Ikea, a Swedish company famous for its flat-pack furniture and meatballs, has bought TaskRabbit, the Uber for getting people to do random chores for you. The wholly unexpected move pushes Ikea into a brand-new market and makes it a serious player in the Silicon Valley “gig economy.” It should also mean that getting someone else to build your flat-pack furniture will be easier than ever.

Recode first reported on the deal, which is not yet fully official. According to its sources, TaskRabbit will remain an independent unit within Ikea, and CEO Stacy Brown-Philpot will stay on, along with TaskRabbit’s staff. The price of the deal was not revealed, but TaskRabbit’s most recent valuation set the company’s worth at around $120 million.

TaskRabbit is a service that connects people who need things done, like furniture assembly or dry cleaning pick-up or hanging pictures, with people who want to do that. It’s been described as “Uber for chores,” which is about right. Think of any task that you might bribe a better-equipped friend to do with beer, and you have the idea behind TaskRabbit.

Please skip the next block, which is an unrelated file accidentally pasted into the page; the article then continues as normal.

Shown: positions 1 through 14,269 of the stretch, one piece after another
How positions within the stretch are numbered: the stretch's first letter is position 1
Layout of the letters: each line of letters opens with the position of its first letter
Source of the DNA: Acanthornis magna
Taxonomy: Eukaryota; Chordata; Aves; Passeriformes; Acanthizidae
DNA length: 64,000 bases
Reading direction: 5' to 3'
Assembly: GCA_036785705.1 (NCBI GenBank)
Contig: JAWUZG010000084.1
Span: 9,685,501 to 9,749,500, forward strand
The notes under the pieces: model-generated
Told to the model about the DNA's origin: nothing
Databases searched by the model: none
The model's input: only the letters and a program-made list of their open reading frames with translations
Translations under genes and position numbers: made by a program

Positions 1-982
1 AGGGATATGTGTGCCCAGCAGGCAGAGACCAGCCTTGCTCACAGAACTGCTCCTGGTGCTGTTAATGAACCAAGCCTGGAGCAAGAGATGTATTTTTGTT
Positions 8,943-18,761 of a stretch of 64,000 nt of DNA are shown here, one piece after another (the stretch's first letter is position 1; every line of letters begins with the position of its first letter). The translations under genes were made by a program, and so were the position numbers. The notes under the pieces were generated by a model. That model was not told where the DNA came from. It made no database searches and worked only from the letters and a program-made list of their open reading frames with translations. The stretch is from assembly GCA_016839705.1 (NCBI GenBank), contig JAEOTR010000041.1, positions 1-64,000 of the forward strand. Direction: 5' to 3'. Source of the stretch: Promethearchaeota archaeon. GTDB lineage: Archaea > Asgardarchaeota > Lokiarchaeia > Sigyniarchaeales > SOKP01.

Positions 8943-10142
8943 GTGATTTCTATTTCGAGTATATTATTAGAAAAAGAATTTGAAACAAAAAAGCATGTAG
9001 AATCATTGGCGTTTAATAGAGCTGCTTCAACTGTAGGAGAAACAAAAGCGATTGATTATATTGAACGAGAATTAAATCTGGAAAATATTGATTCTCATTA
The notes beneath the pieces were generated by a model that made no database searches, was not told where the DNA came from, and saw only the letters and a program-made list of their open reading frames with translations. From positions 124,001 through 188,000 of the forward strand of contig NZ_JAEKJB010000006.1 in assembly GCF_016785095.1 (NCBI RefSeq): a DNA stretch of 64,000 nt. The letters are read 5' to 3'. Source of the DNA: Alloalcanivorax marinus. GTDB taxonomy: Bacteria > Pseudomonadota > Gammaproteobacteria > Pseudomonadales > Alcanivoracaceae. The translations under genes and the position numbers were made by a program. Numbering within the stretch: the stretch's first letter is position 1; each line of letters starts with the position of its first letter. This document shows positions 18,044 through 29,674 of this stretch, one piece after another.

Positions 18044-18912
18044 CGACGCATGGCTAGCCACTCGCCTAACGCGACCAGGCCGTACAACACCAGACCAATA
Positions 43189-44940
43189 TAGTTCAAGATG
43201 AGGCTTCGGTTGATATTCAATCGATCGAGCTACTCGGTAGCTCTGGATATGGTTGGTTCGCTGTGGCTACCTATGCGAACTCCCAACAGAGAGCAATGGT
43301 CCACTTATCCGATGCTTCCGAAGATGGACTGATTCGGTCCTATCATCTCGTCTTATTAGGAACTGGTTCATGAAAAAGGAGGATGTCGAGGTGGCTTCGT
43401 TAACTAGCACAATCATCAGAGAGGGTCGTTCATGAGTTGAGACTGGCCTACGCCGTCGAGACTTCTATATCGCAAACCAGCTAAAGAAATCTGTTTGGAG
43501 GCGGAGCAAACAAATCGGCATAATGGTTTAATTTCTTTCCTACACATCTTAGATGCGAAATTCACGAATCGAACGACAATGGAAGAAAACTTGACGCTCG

Much like Uber, it uses “independent contractors” rather than employees to do the work. It has around 60,000 TaskRabbits, but only 60 full-time employees. Ikea and TaskRabbit were already aligned, as assembling flat-pack furniture is the perfect use-case for TaskRabbit. Ikea already offers home delivery and installation services, but the partnership with TaskRabbit gives Ikea access to a greater labor force with more flexibility than full-time employees.

Chris Mills has loved tinkering with technology ever since he worked out how to defeat the parental controls on his parents' internet. He's blogged his way through Apple events and SpaceX launches ever since, and still keeps a bizarre fondness for the Palm Pre.